To put this another way, more actual violent crimes may take place in cities, but the chance of being a victim can be as high and often higher outside of big cities. And the moral tone or effect of a country assault or homicide is more far-reaching. As Harari points out in Sapiens, hunters and gatherers killed fewer people than modern wars do, but they killed a far greater proportion of their population. A hunter/gatherer skirmish could wipe out an entire clan. Primitive peoples lived in more dangerous times than modern people--despite all that nature.

    A modern comparison is the West Nickels shootings in 2006, which was committed by a member of the larger community and which resulted in a violent crime rate of 7% for the Amish community specifically--and a rate of 3% death from violent crime, which was only slightly lower that the homicide rate for the United States in 2006: 5% (FBI). In fact, the entire Bart Township, English and Amish, experienced the same deaths out of 3,000 that Albany, New York did in the same time period out of 100,000.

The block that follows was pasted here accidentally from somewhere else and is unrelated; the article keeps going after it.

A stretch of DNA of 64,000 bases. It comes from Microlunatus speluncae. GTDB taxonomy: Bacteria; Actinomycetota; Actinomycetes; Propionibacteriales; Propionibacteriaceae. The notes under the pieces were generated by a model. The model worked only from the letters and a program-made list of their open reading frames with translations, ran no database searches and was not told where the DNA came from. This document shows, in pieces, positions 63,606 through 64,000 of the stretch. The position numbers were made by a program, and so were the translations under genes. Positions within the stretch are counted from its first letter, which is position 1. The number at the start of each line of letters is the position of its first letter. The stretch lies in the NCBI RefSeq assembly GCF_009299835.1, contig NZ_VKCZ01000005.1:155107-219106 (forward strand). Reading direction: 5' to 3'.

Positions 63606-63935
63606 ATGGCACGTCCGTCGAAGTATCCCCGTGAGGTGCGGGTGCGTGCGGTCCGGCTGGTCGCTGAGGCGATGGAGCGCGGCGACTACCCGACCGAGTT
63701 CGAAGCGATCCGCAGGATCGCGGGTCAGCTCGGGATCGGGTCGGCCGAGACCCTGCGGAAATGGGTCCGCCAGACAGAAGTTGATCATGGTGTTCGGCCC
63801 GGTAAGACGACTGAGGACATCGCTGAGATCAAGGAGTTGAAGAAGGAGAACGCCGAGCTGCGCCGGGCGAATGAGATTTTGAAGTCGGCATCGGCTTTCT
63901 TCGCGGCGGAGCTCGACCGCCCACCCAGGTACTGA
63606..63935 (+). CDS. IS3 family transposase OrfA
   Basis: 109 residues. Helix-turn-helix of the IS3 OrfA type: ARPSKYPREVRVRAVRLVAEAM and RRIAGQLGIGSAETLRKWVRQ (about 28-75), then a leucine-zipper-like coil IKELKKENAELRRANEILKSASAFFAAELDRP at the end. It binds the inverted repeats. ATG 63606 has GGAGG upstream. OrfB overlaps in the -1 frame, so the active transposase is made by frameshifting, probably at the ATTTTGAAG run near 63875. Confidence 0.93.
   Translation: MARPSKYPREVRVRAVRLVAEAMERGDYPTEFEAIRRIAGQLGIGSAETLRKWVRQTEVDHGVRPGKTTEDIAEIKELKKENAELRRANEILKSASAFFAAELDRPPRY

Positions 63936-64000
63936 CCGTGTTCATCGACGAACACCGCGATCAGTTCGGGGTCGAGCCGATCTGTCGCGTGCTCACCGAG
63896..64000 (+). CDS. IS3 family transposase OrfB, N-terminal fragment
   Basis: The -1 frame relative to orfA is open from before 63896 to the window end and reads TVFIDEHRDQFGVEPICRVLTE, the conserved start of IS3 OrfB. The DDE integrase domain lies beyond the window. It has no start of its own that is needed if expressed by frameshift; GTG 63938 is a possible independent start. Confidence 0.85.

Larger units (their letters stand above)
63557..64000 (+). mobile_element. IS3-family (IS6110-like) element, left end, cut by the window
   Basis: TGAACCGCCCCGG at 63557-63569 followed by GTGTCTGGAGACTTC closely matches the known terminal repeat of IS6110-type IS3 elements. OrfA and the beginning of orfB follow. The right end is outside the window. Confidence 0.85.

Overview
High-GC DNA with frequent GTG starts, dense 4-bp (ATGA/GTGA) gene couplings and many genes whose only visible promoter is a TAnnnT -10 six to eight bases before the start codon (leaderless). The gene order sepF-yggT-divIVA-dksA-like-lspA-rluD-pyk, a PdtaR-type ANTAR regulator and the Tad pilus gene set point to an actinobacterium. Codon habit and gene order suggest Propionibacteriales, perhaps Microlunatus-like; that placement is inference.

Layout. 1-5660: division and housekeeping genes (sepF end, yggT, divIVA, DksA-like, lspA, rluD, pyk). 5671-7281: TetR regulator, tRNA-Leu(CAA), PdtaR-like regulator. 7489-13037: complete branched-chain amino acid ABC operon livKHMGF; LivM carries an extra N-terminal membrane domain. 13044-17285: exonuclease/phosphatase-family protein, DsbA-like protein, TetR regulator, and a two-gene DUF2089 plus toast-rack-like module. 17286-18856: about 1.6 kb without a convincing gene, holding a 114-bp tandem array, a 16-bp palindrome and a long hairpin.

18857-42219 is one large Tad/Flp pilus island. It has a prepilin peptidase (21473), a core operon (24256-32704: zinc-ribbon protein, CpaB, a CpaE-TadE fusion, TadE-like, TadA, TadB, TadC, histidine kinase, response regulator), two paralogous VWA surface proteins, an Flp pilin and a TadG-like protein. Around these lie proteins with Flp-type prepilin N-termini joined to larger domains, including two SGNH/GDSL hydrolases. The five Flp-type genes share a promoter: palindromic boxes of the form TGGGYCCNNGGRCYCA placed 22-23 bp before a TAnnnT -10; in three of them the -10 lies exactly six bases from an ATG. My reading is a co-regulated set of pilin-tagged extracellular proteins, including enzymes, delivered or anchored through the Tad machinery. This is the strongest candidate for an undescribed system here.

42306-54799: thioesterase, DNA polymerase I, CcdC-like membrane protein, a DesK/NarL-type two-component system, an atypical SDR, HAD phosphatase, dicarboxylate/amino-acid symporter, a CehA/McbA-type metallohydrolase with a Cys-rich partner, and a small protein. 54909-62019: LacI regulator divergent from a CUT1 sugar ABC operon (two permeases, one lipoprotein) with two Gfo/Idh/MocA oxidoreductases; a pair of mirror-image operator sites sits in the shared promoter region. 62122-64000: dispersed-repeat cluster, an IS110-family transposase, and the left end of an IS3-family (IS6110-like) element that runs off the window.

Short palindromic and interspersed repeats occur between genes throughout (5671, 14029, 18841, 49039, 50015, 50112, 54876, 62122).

The point is not that assaults and deaths in the urban environment aren't problematic and tragic (or that numbers stay the same from year to year)--but that they don't have the same impact on the populace. Not only are proportionally more people directly affected by a country violent crime (assault, murder, rape, arson) but more people notice and discuss it, leading to more internal unease and strife. When I moved to Portland--a comparatively smaller city at 67,000 people than any city in New York State--a young man had just killed a group of men that he got into a fight with at a bar. That summer, everyone I met knew someone connected to one of the victims or to the perpetrator. Community knowledge is the same reason vampires should never move to the country--unless, of course, they want to be lynched.